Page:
I lived for seven months, from January to July 1987, in Banaras, Uttar Pradesh, where there are over 150 active wrestling gymnasia in the city and twenty or thirty in the surrounding villages. Because wrestling is not defined by a residential community and gymnasia are not usually residential institutions, I was not able to live with the wrestlers I studied. I was closely affiliated with one gymnasium, Akhara Ram Singh, but I did not restrict my research to this group because I did not want to become so involved with the activities of one community as to be precluded from others.
Pressure is brought to bear on all members to come to their akhara regularly. I therefore rented a room in a local hotel. This proved very satisfactory on a number of counts. The hotel was centrally located five minutes from Akhara Ram Singh and within thirty minutes of most akharas in the city. By living in the hotel I was able to maintain a necessary distance between myself and the life of the gymnasium. I was thus able to type notes and generally collect my thoughts in an isolated environment. The hotel provided food, security, mail and message service, laundry, and a regular supply of water and electricity. Rather than having to attend to these mundane concerns, I was able to spend all of my time concentrating on the research project. Moreover, I was able to entertain informants/guests on short notice and in comfort.
The term “hotel” needs to be qualified, for it may conjure up inappropriate images of luxury and leisure. I stayed at the Sandeep Hotel in Chaitganj, an “Indian Style” hotel as classified by the department of tourism, used primarily by traveling businessmen and families on pilgrimage. It was inexpensive and simply appointed to a degree unfamiliar in the West. The employees of the hotel were familiar with the wrestling scene so that wrestlers who came by to visit were not at all intimidated by the surroundings.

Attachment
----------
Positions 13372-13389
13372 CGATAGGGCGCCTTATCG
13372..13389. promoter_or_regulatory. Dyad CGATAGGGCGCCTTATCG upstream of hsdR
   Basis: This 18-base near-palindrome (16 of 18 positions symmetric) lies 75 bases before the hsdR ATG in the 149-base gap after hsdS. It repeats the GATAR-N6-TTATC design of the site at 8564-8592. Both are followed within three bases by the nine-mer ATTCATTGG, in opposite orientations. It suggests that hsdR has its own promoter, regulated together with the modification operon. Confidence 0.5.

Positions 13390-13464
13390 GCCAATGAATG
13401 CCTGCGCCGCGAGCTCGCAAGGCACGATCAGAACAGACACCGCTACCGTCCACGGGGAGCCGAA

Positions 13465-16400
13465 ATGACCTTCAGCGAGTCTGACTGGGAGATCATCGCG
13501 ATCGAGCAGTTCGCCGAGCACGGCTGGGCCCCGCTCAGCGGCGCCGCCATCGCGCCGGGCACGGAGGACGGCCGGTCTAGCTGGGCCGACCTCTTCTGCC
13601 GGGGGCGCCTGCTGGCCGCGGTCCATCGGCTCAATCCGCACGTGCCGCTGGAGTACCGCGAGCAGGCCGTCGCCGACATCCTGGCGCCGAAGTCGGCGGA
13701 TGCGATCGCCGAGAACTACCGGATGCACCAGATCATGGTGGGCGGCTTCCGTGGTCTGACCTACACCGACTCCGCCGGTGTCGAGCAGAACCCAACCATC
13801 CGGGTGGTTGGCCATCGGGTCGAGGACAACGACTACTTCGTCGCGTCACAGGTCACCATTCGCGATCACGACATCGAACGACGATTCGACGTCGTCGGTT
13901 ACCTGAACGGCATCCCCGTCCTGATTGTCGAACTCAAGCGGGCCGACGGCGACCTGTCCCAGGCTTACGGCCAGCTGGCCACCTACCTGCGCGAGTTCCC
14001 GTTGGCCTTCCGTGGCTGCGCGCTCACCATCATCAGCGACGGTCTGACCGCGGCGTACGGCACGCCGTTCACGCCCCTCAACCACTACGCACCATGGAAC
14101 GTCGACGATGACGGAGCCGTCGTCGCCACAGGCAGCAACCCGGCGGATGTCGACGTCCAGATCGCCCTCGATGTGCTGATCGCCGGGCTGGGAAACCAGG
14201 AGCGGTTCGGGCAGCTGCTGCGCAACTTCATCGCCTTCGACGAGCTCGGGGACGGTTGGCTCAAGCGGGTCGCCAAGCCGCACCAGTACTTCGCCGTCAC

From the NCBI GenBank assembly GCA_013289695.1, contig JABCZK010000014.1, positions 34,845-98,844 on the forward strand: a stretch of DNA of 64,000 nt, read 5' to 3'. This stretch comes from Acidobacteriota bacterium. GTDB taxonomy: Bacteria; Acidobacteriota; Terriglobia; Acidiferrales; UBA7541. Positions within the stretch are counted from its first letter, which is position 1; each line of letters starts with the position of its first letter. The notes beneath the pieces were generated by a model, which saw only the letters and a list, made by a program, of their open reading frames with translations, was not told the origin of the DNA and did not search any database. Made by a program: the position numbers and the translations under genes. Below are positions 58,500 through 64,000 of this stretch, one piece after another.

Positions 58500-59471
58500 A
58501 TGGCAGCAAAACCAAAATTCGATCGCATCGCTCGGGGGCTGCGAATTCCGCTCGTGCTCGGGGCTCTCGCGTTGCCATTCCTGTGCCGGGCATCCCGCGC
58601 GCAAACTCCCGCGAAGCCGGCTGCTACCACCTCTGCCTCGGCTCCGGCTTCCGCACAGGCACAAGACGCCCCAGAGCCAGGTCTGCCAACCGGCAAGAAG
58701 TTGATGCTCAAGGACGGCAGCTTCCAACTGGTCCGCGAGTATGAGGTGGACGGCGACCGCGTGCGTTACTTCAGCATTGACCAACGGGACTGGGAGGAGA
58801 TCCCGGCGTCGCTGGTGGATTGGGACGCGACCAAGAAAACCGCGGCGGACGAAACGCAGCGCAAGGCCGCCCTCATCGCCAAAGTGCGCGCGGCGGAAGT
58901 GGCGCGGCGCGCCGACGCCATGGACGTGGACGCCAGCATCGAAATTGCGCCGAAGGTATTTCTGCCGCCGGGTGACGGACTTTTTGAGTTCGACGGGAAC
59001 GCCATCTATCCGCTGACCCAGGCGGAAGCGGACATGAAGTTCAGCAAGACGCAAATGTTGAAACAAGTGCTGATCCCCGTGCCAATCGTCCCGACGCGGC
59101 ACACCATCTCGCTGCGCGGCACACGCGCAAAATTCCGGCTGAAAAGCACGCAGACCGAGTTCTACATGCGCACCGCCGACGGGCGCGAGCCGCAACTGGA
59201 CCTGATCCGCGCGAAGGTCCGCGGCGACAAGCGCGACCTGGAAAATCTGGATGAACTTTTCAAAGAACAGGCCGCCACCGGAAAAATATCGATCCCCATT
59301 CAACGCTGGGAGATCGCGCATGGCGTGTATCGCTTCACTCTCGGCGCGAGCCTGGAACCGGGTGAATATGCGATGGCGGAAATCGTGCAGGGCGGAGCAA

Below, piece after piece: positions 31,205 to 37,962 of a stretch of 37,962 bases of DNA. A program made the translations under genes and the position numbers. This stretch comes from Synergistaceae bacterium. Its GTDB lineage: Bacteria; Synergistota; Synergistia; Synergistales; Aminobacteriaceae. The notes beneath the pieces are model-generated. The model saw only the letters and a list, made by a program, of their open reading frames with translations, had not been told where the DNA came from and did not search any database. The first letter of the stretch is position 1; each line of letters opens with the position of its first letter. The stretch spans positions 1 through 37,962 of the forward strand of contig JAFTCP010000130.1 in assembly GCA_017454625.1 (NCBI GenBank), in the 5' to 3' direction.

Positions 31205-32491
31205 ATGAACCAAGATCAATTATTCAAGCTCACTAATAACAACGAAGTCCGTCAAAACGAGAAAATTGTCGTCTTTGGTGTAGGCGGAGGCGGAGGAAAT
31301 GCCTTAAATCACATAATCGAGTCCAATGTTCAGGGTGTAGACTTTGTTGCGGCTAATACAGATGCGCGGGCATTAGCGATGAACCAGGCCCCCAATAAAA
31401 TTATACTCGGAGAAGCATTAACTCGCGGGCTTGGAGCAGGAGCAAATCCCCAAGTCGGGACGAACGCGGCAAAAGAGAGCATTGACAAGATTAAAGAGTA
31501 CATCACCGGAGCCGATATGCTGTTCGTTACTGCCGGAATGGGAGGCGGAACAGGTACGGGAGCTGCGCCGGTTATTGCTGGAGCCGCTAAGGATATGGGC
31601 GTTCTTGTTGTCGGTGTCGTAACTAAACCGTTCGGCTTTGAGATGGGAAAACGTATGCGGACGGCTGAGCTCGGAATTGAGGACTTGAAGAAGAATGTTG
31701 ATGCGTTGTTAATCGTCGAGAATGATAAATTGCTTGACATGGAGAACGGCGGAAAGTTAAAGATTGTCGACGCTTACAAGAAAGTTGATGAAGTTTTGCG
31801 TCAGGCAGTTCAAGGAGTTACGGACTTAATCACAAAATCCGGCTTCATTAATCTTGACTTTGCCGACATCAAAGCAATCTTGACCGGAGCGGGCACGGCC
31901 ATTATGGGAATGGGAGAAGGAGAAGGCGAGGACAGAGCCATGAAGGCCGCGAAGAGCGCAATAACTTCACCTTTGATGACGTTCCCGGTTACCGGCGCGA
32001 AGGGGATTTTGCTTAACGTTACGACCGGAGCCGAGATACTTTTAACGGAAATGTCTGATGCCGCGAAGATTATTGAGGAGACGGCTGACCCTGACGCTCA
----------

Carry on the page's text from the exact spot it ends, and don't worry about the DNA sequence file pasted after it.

Banaras is not a typical Indian city (cf. Eck 1982; Freitag 1989; Lutgendorf 1991). It is one of the preeminent pilgrimage centers in India. Because of its pervasive and often intense religious atmosphere it is reputed to have a character all its own. Many people with whom I spoke—wrestlers and non-wrestlers, barbers, shopkeepers, young soldiers, policemen, students, music teachers, and others—would ask with a twinkle in their eye and a sense of pride and possessive secretiveness whether I had yet “taken in the pleasure of Banaras.” What they meant was, had I bathed in the Ganga River at dawn and then gone to one of the many temples for darshan (spiritual “viewing”); rowed across the Ganga to the sandy south shore and spent the day washing clothes, bathing, and fixing bhang (hashish); been to the Bari Gaivi temple and drunk the pure well water that improves digestion? Had I been to Sankat Mochan temple on a Saturday night and offered sweets prepared in pure ghi (clarified butter) to Lord Hanuman; been to Ramnagar across the river to witness an enactment of Tulasi Das’s Ramacaritamanasa? Had I been in Banaras for Holi? Had I enjoyed the unique pan (a betel leaf, spice, and lime-paste preparation) for which Banaras is famous (cf. Kumar 1986, 1988 for an excellent discussion of leisure and pleasure in Banaras)?
Banaras is known for many things and is unique in many ways. Wrestling in Banaras, however, is the same as wrestling in Delhi, Dehra Dun, Allahabad, and any other place in North India. Wrestling holds a special place in the Banarsi ethos (cf. Kumar 1988), but it is not defined in any unique way there. In this book I will describe what wrestling means in general in North India, using Banaras as an example, rather than what it means distinctively to people in Banaras, as Kumar has done.